Presented by the government in the form of a tax, the plastic bag distribution surcharge for the retail industry is, in fact, more like a subsidy for retailers. Still, the government expects to reduce the use of such items by at least 50 percent right after the implementation of the bill, which was presented yesterday by the Executive Council (ExCo).
At a press conference held at the government’s headquarters, ExCo spokesperson Leong Heng Teng presented the main features of the proposal, which stipulates that retail establishments should begin charging a fee for plastic bags that are requested by customers.
The amount to be charged is not clearly stipulated in the bill in order to allow it to be updated if needed through a simple Chief Executive order, Leong explained. The Director of Environmental Protection Bureau (DSPA) Raymond Tam added that “at the time of the public consultation, it was suggested that the amount should be 1 pataca, and that suggestion gathered a lot of favorable opinions and consensus.”
When questioned as to whether it was, in fact, a tax that should go back to the government or an amount that would be kept by the shop owners, Tam said, “The money will go [to] the retail shop. We think this is most adequate for the Macau situation and a way to support the sector,” noting that most of the neighboring regions and even some countries around the world have opted for the same system.
Tam also noted that with this bill, the government aims to take “the first step” in the restriction of single-use materials, noting, “other measures will follow in future, with restrictions to be enforced on other materials,” without further specifying any proposals in mind.
“Besides this law proposal, we are committed to the work of reducing other single-use materials,” said Tam, revealing that in 2017 plastic waste was responsible for 23 percent of all waste collected, and of that, 13 percent constituted plastic bags.
The DSPA director also noted that his bureau has been trying to enforce measures to reduce plastic waste, especially concerning public entities, which have already achieved some success concerning the use of water dispensers instead of bottled water in several public services, for example the Sports Bureau.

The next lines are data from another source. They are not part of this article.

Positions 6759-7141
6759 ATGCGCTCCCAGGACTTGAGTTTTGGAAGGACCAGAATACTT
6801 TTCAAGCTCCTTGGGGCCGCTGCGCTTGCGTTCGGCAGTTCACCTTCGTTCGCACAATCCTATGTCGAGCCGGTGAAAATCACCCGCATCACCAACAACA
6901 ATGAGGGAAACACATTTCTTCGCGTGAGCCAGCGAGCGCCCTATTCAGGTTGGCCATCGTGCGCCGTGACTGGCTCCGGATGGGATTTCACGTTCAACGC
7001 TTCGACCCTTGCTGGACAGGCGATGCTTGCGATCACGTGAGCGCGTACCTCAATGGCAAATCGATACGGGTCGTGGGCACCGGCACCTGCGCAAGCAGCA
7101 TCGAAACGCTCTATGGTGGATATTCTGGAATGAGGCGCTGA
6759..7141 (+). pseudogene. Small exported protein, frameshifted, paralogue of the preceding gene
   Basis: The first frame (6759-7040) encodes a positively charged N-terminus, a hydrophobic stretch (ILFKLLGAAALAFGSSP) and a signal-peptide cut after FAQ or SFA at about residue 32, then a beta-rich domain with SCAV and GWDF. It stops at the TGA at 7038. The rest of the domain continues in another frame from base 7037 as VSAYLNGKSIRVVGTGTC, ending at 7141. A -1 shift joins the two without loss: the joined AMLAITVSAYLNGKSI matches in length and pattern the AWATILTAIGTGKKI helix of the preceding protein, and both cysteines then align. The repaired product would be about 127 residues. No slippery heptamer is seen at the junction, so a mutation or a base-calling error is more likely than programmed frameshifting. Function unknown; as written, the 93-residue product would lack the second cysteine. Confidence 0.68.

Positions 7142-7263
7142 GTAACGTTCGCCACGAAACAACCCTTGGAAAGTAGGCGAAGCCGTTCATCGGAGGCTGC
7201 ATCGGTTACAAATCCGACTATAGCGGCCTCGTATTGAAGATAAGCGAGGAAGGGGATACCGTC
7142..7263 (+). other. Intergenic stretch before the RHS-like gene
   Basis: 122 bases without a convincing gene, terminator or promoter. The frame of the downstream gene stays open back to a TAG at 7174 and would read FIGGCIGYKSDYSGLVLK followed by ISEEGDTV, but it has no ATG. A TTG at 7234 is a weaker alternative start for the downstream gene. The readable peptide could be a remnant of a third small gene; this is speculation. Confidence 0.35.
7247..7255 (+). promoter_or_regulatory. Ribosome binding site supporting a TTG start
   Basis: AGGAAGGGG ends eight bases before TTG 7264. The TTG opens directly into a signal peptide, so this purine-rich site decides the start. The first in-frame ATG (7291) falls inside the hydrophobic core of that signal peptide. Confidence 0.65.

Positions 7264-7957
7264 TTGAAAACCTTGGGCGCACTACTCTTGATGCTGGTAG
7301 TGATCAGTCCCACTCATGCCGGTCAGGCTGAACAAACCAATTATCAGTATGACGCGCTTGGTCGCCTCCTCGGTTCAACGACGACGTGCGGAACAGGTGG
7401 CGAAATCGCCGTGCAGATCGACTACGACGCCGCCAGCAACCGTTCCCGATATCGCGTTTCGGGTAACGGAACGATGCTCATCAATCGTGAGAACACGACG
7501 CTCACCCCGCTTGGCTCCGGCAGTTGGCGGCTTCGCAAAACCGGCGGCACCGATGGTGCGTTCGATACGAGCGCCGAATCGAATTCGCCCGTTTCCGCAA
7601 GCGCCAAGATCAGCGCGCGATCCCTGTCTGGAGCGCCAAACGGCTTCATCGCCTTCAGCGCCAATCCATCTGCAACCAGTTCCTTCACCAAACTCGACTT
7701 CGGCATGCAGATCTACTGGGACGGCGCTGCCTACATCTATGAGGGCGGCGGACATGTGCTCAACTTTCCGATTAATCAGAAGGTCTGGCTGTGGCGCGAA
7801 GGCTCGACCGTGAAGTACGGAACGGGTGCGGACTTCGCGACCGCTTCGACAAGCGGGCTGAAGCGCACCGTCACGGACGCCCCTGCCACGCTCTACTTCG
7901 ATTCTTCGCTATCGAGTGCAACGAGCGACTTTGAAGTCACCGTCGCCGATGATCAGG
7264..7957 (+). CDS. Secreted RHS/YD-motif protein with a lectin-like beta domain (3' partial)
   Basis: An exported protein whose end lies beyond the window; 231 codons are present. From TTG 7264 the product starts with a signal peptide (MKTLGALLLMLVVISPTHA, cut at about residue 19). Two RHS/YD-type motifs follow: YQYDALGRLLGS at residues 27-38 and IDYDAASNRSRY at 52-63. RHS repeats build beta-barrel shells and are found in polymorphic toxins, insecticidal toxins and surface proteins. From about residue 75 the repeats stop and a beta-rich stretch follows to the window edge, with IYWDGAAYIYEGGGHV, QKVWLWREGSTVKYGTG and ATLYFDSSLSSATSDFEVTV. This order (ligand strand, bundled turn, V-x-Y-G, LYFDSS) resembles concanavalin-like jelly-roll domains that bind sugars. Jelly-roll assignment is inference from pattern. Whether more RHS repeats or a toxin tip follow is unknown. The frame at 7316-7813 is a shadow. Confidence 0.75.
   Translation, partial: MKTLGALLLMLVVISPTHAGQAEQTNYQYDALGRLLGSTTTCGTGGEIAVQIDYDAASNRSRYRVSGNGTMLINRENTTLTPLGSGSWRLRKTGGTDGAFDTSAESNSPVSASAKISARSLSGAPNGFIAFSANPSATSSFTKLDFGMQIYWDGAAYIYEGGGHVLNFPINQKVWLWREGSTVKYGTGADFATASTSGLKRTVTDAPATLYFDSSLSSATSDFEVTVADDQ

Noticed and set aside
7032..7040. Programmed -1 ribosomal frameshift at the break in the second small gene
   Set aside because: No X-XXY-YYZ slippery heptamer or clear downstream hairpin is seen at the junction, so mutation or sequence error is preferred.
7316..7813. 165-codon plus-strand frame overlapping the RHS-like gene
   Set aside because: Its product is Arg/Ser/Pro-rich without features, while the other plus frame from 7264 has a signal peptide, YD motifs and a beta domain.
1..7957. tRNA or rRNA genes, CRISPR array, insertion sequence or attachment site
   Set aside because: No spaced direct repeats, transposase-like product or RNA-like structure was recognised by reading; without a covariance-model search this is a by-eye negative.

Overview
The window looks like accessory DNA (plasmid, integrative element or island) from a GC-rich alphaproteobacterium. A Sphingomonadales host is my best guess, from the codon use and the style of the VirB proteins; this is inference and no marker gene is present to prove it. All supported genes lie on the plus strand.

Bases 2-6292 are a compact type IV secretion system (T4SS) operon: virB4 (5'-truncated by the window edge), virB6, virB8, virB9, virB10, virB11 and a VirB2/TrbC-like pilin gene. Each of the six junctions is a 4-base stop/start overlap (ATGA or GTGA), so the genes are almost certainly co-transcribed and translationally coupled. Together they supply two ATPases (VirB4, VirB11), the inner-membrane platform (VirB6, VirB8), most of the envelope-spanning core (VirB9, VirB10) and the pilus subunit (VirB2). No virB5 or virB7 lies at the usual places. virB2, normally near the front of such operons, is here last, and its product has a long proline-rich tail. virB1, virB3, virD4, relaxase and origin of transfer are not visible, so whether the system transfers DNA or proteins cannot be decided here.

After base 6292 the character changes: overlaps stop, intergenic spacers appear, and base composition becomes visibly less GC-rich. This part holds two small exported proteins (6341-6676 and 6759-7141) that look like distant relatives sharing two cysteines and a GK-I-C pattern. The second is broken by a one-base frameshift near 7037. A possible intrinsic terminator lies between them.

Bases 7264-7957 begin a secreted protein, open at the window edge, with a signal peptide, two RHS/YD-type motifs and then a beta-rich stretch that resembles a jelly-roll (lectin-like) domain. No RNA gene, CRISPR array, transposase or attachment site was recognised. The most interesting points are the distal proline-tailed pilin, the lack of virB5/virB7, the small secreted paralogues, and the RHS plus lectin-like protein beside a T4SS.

According to statistics cited by Tam, plastic bottles constituted a total of 2 percent of all the waste collected in 2017.
The bill also establishes exceptions, allowing retailers to supply plastic bags free of charge in cases where the products to be bagged are unpacked or fresh food products such as fruits, vegetables, meat and fish, as well as unpacked medicines and products subject to security measures of cabin transportation in restricted areas of the airport.
Once again, when questioned as to what extent this law would contribute to the reduction of single-use plastic bags, Tam said, “we would say at least 50 percent after the enforcement of the law. But this is a conservative estimate. From the experiences collected by neighboring regions such as China, Hong Kong and Taiwan, they have all achieved a reduction rate of about 80 percent.”
The bill, which is now being forwarded to the Legislative Assembly to start the procedures of discussion and approval, will have a transition period of three months after its publication before it is enforced.
In case retailers are found failing to comply after the period, the law establishes fines ranging from MOP1,000 to MOP10,000 to be applied to the perpetrators.